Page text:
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The Current Energy Market Reforms in Great Britain

Published Wednesday, March 15, 2017

This briefing paper covers the current energy market reforms in Great Britain. Increasing energy costs and the position of the ‘big six’ suppliers has meant that competition in the energy market has been high on the political agenda in recent years. A major review of the marketplace concluded in 2016 with a report from the Competition and Markets Authority. Recommendations from this report are now being implemented whilst the Government has indicated further reforms are being considered. The energy market in Northern Ireland is separate and is not included here. The focus of the paper is on major reforms and events; it does not provide full coverage of the Competition and Markets Authority (‘CMA’)’s Energy Market Investigation. Members and their staff can get in touch with the Library if they require further briefing on this.

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The British domestic energy market has seen a number of reforms in the past two decades, from the opening-up of the markets in 1980’s-1990’s to the latest interventions following the Competition and Markets Authority’s Energy Market Investigation.

Successive probes and reviews of the British energy market have led select committees, Ofgem (the gas and electricity market regulator) and stakeholders to conclude that competition in this market was not “working effectively” for consumers. No evidence of “active collusion” was ever found but Ofgem ended their Retail Market Review in 2013 with a series of measures aimed at providing more clarity to consumers regarding tariffs.

In 2013, Ed Miliband announced that Labour would cap energy prices for 20 months if it won the general election. In 2014, with increased political and public interest in the energy market, Ofgem worked with the Office of Fair Trading and the CMA on a State of the Market Assessment.

Shortly after the report was published, Ofgem made an investigation reference to the CMA. It became the CMA energy market investigation. The CMA published its first set of provisional decisions on remedies on 7 July 2015 and planned to publish its final report in December 2015. Due to the volume of evidence and comments on its original findings and provisional remedies, the CMA extended the inquiry to the statutory deadline of 26 June 2016. It published its final report on 24 June 2016.

The CMA’s key findings for Domestic Consumers were:

  • Around 70% of the domestic customers of the six largest energy firms are still on an expensive ‘default’ standard variable tariff (SVT)
  • These customers could potentially save over £300 by switching to a cheaper deal
  • Customers could have been paying about £1.4 billion a year more than they would in a fully competitive market.
  • The principal remedies proposed by the CMA to address these challenges are:
  • Ordering suppliers to give Ofgem details of all customers who have been on their default tariff for more than 3 years, which will be put on a secure database under Ofgem control to allow rival suppliers to contact customers.
  • Introducing a temporary safeguard price control to protect customers on prepayment meters, whose options are more limited, which would reduce their bills by a total of £300 million a year.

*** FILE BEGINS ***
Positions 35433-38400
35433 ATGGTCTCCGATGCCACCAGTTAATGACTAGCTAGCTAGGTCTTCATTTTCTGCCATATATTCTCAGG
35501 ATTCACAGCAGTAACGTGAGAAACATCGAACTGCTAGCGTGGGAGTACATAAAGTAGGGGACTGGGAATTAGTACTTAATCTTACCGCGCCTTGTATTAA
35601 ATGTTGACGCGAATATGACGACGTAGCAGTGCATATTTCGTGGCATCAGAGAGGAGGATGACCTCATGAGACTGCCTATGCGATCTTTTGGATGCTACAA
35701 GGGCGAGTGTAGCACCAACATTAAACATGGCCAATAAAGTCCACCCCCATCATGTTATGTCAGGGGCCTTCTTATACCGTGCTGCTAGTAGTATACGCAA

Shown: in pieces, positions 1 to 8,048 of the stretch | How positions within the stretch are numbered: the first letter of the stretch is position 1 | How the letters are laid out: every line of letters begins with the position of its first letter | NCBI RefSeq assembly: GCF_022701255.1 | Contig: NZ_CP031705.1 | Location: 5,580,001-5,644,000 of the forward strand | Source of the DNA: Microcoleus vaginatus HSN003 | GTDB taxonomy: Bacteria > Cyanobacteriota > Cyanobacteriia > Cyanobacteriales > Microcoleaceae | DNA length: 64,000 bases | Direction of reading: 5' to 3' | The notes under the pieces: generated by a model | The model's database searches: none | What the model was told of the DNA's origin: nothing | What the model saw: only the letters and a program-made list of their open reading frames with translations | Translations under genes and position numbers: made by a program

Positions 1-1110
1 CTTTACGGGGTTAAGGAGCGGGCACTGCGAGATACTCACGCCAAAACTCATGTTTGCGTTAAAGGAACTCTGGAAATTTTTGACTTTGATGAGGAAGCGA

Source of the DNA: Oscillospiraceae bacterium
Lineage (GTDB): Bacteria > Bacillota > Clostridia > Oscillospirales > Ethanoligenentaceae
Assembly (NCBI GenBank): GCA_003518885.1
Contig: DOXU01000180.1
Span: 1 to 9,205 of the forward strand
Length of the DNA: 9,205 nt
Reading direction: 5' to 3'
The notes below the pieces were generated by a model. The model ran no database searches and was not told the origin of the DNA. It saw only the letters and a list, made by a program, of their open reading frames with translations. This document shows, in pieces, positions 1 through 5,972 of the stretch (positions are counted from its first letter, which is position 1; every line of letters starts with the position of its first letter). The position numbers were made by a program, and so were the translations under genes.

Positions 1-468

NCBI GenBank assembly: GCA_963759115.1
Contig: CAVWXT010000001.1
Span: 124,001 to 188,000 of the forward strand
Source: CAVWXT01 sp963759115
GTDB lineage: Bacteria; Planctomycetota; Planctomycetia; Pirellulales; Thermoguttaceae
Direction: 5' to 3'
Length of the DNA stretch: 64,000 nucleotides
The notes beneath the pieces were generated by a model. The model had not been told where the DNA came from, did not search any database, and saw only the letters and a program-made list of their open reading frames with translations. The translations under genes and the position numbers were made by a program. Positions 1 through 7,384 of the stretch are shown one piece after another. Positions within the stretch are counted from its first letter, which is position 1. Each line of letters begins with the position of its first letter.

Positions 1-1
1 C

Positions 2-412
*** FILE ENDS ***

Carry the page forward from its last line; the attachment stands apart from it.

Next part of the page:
• Enabling price comparison websites (PCWs) to play a more active role in helping customers find the best offers for them and give access to meter data which will enable customers to search instantly for deals.Reactions to the CMA’s findings were mixed but the Government is committed to take forward the recommendations. The Department for Business, Energy and Industrial Strategy (BEIS) announced on 14 December 2016 that Ofgem was also publishing “an energy supplier league table to increase transparency on the numbers of people on expensive standard variable tariffs.”
  • Unusually for an investigation by the CMA, there was one dissenting member of the investigating panel for one part of the proposed domestic market remedies.

Ofgem also recently launched a Supplier Cost Index. Drawing on publically-available information, it estimates ongoing trends in the main elements of cost that a supplier incurs in supplying a typical domestic customer with gas and electricity. The aim of this index is to increase transparency in the energy market and help consumers understand what is behind trends in prices.

The number of energy suppliers has grown in the last six years, from 14 to 48 as of March 2017, as the so-called ‘big six’ - Centrica plc (British Gas), EDF Energy, E.ON, SSE, Scottish Power and Npower – have seen their share of the market decline.

However, it is still viewed that the market could be more competitive, and support consumers in accessing lower prices. For example, the CMA has found that between 2004 and 2014 average annual domestic gas prices rose by around 125% in real terms over the period, and domestic electricity prices by around 75%.

Moreover, and despite Ofgem’s warning about increasing prices, five of the ‘big six’ have announced since December 2016 that they were increasing their energy prices. This led the Members of Parliament John Penrose, Caroline Flint, Patricia Gibson, Caroline Lucas and Mr Roger Godsiff to apply to the Backbench Business Committee for a parliamentary debate on energy prices. The debate will take place on 16 March 2017.

 

Commons Briefing papers CBP-7759

Authors: Jeanne Delebarre; David Hough

Topics: Competition, Consumers, Energy, Utilities

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